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The answer?<p>They don't know how to set up a stock active suspension!<p>Now before JRL jumps all over me, I know that he brought this up originally and this has been discussed before. However, I thought that it would be an interesting read for those of you who woe your 4C.<p>From the August 2006 Edition of "Excellence" (all Porsche Mag), taken from their article on the new, 997 based GT3:<p><i>Regular Excellence readers will know that we're not big fans of PASM (Porsche Active Suspension Management) as used on the first 997's - although the latest cars seem to have gone a long way toward changing our opinions. Even so, PASM in the 997 Carrera is far too stiff for road use in its Sport mode <b>causing the rear end to skip out on bumpy corners</b>. </i><p>I added the bold. However, Porsche engineers seem to be able to admit and learn from their mistakes within one model year:<p><i>To our surprise, the engineers behind the GT3 seem to agree with our conclusions - so long as the discussion is limited to buyers looking for ultimate performance. When they formulated the new 997-based GT3, they took PASM's basic "active damping" concept and then started with a clean sheet........Where the Carrera-series 911 use spring rates in the low 30-Nm range up front and in the mi-60 Nm range at the rear.....the new GT3 has 45-Nm springs in front and 105 Nm coils at the rear.</i><p><i>Perfectly matched to the active Bilstein dampers, the springs yeild a ride that's firm but compliant in normal, "Comfort" mode. This 997 is able to take the sharp edge off bumps with a level of competence manufacturers of softer -sprung cars seem unable to match.</i><p><i>Weissach engineers use the 997 GT3's springs for springing and its dampers for damping. While many manufacturers and tuners set dampers too firm in compression and get a "double-springing" effect that yeilds a jarring ride, Porsche has managed to avoid this problem in both the normal and the Sport modes of its GT3 PASM suspension. On normal roads, Sport firms up the GT3's suspension noticeably - but not to the extent it does in the Carrera models. Instead, reasonable suspension compliance is still there at both ends of this 911, and it's simply a matter of how much extra stiffness you really want.</i><p>Very, very interesting. Seems like it proves out a couple of facts that we have all been wondering about for a while.<p>1) The stock R's are undersprung for the 4C.<br>2) Putting stiffer lowering springs on the car will make the ride much more fluid.<br>3) Putting stiffer lowering springs on the car will make comfort stiffer, but also make advanced less harsh.<p>I believe that many of you who have installed lowering springs have noted the same effects.<p>Now why can't Volvo engineers admit that they undersprung the R from the get go? Wouldn't have helped my '04, but it might have helped the rest of you. <p>And cheer up, Jim, there's hope for your purchase of a PASM equipped Cayman S yet!<br>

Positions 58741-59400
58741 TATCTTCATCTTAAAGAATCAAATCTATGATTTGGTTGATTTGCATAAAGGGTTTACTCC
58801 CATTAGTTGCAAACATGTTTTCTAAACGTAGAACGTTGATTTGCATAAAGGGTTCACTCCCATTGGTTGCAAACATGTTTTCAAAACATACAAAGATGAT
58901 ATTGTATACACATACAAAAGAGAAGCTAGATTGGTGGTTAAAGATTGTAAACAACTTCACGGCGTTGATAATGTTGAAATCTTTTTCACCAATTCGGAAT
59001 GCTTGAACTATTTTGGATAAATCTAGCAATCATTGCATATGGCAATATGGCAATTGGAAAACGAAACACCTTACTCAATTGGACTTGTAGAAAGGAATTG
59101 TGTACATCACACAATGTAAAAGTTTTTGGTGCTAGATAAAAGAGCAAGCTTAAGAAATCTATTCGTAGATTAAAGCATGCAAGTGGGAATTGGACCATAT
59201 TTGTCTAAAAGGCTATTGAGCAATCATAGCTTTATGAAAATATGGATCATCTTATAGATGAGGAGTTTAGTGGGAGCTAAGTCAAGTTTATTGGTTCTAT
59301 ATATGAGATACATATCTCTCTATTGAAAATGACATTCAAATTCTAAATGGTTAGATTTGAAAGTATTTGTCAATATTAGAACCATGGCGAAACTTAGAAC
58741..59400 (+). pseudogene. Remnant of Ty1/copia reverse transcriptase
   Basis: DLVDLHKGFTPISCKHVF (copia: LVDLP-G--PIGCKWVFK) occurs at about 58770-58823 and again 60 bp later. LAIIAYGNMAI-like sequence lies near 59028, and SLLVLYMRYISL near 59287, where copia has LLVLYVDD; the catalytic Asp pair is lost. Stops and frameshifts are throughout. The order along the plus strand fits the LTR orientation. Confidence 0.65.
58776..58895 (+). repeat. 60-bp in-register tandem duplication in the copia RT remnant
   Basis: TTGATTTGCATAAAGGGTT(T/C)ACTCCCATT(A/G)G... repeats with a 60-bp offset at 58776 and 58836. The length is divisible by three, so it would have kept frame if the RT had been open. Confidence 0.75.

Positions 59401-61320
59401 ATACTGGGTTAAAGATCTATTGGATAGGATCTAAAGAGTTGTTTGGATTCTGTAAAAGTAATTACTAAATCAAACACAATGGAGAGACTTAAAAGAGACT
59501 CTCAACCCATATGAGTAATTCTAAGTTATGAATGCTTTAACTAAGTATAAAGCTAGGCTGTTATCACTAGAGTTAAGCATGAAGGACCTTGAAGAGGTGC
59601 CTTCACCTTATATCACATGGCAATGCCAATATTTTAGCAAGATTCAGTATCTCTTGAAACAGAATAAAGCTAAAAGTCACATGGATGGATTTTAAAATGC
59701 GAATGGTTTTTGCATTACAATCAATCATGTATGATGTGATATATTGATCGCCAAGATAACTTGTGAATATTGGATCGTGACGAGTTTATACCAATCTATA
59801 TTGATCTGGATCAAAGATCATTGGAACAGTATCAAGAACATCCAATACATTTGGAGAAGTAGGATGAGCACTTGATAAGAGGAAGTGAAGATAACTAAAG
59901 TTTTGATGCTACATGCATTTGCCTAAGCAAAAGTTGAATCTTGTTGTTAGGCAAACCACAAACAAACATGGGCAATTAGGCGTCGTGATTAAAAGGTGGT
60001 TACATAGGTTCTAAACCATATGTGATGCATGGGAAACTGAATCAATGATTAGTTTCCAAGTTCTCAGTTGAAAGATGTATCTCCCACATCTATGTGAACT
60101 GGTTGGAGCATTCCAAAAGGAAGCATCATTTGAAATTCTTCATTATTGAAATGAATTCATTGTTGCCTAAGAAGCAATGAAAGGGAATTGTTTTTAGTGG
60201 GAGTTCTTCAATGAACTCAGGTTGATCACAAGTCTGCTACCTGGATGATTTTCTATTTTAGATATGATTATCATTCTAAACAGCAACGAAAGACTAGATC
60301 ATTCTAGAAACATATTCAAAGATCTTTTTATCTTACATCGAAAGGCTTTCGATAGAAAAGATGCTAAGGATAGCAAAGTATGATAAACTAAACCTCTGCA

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Re: What do Porsche Engineers and Volvo Engineers have in Common? (needsdecaf)

I copied the first half of that nearly a year ago. I DIDN'T read the 2nd part.<p><I>To our surprise, the engineers behind the GT3 seem to agree with our conclusions - so long as the discussion is limited to buyers looking for ultimate performance. When they formulated the new 997-based GT3, they took PASM's basic "active damping" concept and then started with a clean sheet........Where the Carrera-series 911 use spring rates in the low 30-Nm range up front and in the mi-60 Nm range at the rear.....the new GT3 has 45-Nm springs in front and 105 Nm coils at the rear.</I><p>However, wouldn't you expect that from Porsche, address the problem, find the reason and give it a cure? Unlike Volvo, who continues with the same basically unchanged system for three years trying to fix it with SOFTWARE when HARDWARE is the problem.<br>You also also have to understand that Porsches have a MUCH superior suspension to start with which gives them a lot more to work with